• Uh… Lisa wants to go see a bunch of artifacts from Egypt. The title of the program? “Treasures of Isis.” That might come off as a tad bit awkward to those that don’t read up on their history.
  • Personal note: I never encountered a “split weekday schedule” bus – Suffolk Transit only does Weekdays and Weekends.
  • One more note: the “Not What He Seems” review won’t be up until probably the end of the weekend.
Favorite Scene: There’s something particularly heartwarming about Lisa and Homer at the end of the episode. This show still has a bit of heart left.

Least Favorite Scene: Homer getting a drawbridge closed on his head… not so much.

Zaniness Factor: 3. Homer getting all those injuries and surviving? This is a cartoon now.

Jerkass Homer Meter: 2.5, only and only for his “risk” rant. It isn’t so much “callous” as it is “out of character”.

Score: 6.5.

Sam Simon: 1955-2015


Great – another death in the Geek-o-sphere.

Sam Simon, one of the three creators of The Simpsons, went to the great beyond today. He had been battling cancer for about two years and beat his doctor’s predictions by… about 18 months. All while donating much of his fortune to charity. THAT, my friends, is impressive.

Honestly… it’s hard to imagine what American TV would be like without the work of Matt Groening, James L. Brooks, and Mr. Simon. What that trio did with the creation of The Simpsons is nothing short of groundbreaking. Simon helped create a show that might have been one of the smartest on TV. That show not only helped create a media empire (for good or for bad), but tapped into the attitudes of a generation unimpressed with a relatively milquetoast slate of American sitcoms.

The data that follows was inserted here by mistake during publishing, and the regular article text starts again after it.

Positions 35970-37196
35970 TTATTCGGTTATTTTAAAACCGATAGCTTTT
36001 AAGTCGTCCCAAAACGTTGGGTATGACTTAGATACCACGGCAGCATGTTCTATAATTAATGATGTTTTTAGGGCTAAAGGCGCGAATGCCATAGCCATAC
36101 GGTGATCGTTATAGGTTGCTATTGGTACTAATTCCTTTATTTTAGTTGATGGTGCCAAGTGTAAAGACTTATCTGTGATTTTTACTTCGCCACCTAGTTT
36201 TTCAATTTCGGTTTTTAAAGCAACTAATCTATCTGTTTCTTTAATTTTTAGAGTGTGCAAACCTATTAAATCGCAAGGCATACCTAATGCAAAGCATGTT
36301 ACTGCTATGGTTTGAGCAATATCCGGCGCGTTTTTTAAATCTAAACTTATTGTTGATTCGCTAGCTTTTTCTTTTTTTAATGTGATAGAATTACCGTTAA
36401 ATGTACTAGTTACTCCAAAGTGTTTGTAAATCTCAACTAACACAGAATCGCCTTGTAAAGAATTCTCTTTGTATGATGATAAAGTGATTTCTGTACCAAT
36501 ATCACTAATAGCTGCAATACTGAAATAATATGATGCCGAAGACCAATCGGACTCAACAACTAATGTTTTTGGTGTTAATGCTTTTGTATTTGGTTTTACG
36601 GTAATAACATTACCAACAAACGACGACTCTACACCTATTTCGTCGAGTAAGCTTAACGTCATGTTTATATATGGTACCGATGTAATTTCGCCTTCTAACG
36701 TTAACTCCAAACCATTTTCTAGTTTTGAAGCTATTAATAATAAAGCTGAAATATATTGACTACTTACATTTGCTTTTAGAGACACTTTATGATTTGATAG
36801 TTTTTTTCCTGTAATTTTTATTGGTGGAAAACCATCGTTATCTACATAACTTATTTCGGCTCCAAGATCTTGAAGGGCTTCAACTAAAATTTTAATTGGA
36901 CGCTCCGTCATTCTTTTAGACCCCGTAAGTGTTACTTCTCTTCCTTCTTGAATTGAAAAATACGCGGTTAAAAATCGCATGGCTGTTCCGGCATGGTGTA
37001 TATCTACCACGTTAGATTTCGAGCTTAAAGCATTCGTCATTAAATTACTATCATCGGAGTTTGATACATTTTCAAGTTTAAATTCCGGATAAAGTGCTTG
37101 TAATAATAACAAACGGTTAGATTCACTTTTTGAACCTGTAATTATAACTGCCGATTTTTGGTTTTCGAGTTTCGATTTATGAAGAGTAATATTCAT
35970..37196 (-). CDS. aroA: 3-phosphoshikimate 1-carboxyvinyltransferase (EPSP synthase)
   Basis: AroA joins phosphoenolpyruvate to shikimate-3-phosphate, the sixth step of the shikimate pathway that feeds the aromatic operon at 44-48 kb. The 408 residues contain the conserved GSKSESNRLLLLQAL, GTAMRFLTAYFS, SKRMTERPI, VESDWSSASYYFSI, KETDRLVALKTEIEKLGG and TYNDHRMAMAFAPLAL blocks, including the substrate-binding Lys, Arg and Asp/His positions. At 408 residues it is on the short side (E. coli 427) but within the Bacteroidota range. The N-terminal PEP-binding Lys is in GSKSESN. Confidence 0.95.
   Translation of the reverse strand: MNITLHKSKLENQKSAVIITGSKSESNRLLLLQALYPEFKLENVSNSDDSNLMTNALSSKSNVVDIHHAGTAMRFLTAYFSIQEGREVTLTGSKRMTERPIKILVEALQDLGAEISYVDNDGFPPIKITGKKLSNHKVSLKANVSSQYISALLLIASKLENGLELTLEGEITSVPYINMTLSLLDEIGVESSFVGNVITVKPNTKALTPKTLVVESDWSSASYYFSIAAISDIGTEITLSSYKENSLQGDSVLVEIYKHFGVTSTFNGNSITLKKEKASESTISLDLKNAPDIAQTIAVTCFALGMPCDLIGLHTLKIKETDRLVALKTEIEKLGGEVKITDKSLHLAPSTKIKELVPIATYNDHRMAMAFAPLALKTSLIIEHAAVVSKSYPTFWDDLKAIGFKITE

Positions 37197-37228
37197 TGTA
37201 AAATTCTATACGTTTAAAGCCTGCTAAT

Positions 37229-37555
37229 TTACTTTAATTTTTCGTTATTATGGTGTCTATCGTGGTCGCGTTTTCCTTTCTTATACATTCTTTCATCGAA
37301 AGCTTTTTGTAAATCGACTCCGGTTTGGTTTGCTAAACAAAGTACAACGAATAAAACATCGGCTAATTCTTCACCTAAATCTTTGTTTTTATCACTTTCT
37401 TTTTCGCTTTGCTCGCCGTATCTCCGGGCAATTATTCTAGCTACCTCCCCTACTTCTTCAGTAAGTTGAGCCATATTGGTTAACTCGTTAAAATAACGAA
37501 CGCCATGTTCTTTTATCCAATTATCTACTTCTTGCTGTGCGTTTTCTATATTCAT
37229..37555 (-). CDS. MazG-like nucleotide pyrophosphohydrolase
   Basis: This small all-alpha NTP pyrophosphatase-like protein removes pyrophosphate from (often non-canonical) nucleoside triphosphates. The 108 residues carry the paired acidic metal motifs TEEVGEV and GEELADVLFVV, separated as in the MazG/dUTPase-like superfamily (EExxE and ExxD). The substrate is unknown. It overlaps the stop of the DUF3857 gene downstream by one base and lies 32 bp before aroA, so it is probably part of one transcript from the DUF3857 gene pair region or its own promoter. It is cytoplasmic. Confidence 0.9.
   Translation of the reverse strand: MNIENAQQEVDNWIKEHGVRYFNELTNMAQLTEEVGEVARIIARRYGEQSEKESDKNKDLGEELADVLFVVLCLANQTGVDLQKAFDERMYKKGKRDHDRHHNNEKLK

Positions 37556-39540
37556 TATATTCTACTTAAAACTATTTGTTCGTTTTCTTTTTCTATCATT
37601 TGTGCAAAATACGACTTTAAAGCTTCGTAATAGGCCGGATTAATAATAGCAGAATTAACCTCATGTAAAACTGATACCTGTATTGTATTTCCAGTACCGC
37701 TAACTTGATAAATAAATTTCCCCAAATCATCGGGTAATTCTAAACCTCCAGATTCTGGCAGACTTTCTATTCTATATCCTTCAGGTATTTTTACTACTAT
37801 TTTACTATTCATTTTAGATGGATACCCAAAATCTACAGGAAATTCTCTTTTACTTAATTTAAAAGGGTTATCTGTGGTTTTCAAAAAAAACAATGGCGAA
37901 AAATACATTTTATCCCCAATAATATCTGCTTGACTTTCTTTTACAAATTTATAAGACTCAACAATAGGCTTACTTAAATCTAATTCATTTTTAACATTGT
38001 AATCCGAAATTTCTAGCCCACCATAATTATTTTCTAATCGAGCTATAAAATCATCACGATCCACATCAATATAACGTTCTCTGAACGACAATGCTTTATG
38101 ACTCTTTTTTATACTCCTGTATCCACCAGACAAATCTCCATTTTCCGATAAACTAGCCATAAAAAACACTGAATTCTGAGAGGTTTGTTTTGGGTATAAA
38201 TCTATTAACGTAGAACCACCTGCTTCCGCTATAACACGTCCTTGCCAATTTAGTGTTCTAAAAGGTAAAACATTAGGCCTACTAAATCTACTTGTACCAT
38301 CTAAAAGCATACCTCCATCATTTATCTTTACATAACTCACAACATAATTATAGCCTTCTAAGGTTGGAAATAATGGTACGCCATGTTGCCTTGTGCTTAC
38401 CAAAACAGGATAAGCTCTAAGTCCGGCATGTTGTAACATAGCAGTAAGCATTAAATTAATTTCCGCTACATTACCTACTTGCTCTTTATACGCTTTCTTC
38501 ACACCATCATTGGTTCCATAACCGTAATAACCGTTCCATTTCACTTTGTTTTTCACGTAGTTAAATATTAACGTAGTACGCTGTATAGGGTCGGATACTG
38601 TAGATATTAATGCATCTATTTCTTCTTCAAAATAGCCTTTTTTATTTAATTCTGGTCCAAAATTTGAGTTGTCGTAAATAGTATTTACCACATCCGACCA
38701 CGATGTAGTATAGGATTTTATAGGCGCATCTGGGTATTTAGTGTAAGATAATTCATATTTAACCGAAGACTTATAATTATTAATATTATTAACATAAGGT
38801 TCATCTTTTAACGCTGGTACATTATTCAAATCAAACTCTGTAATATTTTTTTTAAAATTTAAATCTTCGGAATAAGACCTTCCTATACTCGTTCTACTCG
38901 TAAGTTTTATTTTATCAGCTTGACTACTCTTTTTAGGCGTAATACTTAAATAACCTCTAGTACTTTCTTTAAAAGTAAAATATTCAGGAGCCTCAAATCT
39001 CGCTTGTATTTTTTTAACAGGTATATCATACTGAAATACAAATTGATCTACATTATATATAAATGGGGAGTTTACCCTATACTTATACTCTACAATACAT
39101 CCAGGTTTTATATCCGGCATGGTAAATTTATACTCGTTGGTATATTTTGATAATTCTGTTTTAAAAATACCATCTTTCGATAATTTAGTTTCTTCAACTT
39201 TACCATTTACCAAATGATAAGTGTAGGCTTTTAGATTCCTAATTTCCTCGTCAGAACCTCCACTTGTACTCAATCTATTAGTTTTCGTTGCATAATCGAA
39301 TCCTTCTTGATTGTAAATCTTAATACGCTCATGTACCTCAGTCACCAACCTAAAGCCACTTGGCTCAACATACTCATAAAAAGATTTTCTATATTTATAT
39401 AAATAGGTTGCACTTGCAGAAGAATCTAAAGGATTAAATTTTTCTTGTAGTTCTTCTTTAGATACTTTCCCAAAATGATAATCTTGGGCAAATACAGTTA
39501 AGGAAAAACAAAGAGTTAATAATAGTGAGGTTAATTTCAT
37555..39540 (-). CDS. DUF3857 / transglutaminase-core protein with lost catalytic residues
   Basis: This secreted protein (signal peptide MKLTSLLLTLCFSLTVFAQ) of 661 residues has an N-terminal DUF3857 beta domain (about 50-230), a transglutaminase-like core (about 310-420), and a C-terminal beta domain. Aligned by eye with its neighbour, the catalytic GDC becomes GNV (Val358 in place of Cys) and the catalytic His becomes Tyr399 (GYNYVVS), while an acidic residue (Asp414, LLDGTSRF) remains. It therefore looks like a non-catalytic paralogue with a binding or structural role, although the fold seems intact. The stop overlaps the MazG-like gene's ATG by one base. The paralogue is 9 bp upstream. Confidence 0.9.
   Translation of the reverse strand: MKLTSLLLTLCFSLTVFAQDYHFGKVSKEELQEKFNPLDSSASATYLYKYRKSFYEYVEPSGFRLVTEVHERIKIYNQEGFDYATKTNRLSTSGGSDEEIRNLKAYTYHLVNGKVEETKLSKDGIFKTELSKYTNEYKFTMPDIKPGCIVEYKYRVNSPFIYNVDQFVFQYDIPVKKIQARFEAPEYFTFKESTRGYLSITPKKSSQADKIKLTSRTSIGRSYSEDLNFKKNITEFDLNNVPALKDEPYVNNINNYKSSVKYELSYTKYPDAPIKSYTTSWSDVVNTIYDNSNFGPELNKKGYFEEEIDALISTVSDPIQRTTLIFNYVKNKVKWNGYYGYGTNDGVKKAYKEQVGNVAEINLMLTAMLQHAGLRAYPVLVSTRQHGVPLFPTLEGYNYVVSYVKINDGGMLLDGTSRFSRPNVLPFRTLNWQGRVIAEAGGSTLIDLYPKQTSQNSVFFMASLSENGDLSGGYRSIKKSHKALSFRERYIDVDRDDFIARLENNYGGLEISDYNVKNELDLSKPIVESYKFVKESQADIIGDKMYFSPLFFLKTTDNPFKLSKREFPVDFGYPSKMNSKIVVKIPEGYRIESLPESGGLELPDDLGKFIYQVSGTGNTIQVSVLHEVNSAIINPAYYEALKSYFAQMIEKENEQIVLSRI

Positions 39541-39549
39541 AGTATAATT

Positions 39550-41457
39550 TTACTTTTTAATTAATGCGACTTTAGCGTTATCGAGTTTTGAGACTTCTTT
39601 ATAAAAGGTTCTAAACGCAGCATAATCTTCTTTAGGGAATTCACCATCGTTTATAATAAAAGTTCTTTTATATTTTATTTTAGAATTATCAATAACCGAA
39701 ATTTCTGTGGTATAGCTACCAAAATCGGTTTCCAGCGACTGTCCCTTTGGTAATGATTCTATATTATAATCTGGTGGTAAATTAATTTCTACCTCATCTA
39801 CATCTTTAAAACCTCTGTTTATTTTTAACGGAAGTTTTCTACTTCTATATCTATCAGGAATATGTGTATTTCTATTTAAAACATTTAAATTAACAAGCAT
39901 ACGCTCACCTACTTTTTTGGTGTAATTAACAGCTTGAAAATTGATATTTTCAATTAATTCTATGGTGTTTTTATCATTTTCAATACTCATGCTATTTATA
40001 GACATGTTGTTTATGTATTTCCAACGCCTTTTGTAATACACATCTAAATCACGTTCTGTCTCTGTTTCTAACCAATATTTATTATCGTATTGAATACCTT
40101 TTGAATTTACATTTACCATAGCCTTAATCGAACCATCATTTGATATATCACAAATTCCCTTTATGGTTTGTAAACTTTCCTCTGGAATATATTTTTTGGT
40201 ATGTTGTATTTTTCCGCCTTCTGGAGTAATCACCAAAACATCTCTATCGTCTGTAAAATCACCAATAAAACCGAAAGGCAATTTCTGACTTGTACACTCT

Without Sam, who knows if The Simpsons would’ve succeeded? Who knows if we’d have shows like Futurama, Gravity Falls, etc?

So, what to do now? I guess a Sam Simon marathon is in order. For your Sam Simon viewing pleasure, please watch these episodes.

  • Season 1
    • “The Telltale Head”
    • “The Crepes of Wrath”
    • “Some Enchanted Evening”
  • Season 2
    • “Treehouse of Horror” (“The Raven”)
    • “Two Cars in Every Garage and Three Eyes on Every Fish”
    • “The Way We Was” (Try not to choke up at the ending of this.)
  • Season 3
    • “Treehouse of Horror II”
    • “Black Widower”
  • Season 4
    • “Treehouse of Horror III” (“Dial Z For Zombies”)
Godspeed, Mr. Simon.